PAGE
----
Invariably, the libertarians, with a few significant caveats, take the position that the state cannot and/or should not ban anything science can create. Individual liberty trumps the state. Private-sector ingenuity and human autonomy are better decision-makers than the state. Old argument, new nouns.

Now, I actually agree with the libertarian position on much of this. I’m perfectly willing to concede that the state is often ham-handed in setting standards for science (or for parents). For example, I’m still agnostic about reproductive cloning in the long run. But, in the short run it should be banned, for two reasons. First, scientists don’t know how to make human clones safely yet, and if they try now they will likely create many horribly deformed children in the process of trying to get it right. Whether you are pro- or anti-cloning, nobody has the right to mutilate children.

Second, we should ban reproductive cloning in the short run because the culture needs time to catch up with the idea. And that’s actually the point of this whole column: culture.

Why is the biotech debate solely about the individual versus the state? It’s as if both sides are unaware — especially the libertarians — that there is this vast expanse of territory between the state and the individual. I like to call it “the culture.”

Imagine if it were possible to graft a genetically engineered prehensile tail onto humans. It would be great for carrying around groceries and for scratching those hard-to-reach places. Should the government forbid people to get the tail? The libertarians would argue no, of course not. Individual autonomy dictates that my body is my property. The Leon Kass types (Kass chairs Bush’s bioethics panel and is a leading champion of the ick factor) would — at least for the sake of this hypothetical argument — say “ick,” prehensile tails are gross and should be banned. Their rationale would be that such an endeavor is inherently demeaning to humanity and contravenes various Judeo-Christian precepts. Or something like that.

My question is, what’s wrong with shaming the people who get the tail? What’s wrong with saying, “That’s disgusting”? Or telling parents who let their kids get a tail for Christmas that they’re bad mothers or fathers? In other words, why the hell is it up to the state to regulate everything? The culture — as any honest Hayekian will concede — is a powerful and useful regulator itself.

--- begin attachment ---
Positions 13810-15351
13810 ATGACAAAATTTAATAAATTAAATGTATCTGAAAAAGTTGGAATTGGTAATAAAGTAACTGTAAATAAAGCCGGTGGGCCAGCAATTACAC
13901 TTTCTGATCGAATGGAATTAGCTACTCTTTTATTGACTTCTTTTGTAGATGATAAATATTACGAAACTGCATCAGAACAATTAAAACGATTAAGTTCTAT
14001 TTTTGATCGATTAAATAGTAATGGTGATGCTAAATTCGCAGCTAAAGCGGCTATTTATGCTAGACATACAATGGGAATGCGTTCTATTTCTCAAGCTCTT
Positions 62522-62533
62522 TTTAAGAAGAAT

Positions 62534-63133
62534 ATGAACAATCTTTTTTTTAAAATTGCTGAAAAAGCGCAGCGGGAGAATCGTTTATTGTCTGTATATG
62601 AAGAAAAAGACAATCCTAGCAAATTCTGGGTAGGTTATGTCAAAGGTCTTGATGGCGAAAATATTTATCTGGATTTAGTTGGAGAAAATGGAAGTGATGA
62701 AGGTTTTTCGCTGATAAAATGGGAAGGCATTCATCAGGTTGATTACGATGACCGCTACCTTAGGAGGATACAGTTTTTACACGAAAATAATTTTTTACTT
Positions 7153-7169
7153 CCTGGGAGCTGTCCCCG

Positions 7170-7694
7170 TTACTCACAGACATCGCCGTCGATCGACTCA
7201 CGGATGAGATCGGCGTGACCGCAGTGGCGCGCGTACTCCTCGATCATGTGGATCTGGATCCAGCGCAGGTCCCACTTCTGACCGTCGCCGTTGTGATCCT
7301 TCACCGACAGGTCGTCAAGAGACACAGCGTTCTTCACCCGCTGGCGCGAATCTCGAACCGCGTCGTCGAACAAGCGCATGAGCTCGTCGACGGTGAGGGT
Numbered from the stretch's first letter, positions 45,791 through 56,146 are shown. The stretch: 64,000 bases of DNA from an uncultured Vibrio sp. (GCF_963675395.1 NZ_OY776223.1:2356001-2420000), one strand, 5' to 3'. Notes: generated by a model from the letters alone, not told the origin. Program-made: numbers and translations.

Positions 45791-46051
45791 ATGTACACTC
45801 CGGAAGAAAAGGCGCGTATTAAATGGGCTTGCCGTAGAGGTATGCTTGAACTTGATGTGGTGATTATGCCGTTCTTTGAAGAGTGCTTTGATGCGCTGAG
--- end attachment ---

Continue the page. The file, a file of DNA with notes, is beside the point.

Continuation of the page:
Indeed, it’s more powerful than the state — because the culture can keep us from doing all sorts of things the state is powerless to affect. Every day the culture regulates — though perhaps not enough — such minor things as facial (and other) piercings, tattoos, dumb haircuts, offensive language, poor table manners, talking at the movies, eating with your mouth open, peeing in the kitchen sink, scratching indiscreetly, and competitive vomiting. Why in the world should the culture simply ignore — i.e., “tolerate” — people who want cyclopic eyes or children with six arms?

In fact, if the techno-voluptuaries are right that humanity-transforming technology will be both widely available and impossible to ban then that’s all the more reason for the culture to regulate the realm of the icky.

Take the recent example of the deaf lesbians who used in vitro to increase the likelihood that their child would be deaf. (Sadly, there is a deaf subculture which thinks having working ears is some sort of tragedy.) Fukuyama suggests, but doesn’t state, that this sort of thing should be banned or regulated. I probably agree with the sentiment. On the other hand, Virginia Postrel has written quite intelligently about how difficult it would be to make this sentiment public policy. I confess that I haven’t thought through all of the legal, political, and ethical ramifications that would come with a law banning parents from selecting for, say, blindness or deafness. But, I am sure that I don’t need such mastery to say, “Are you freakin’ out of your gourd!? That’s horrible!”

And perhaps more important, I know I’m free to scold, boycott, expose, and shame any doctor willing to perform such procedures. An important part of the culture — again, as Hayekians should concede — are the extra-governmental professional associations and watchdog groups who serve to regulate the activities of doctors, lawyers, government regulators, and scientists. (One such group are called “journalists,” by the way.)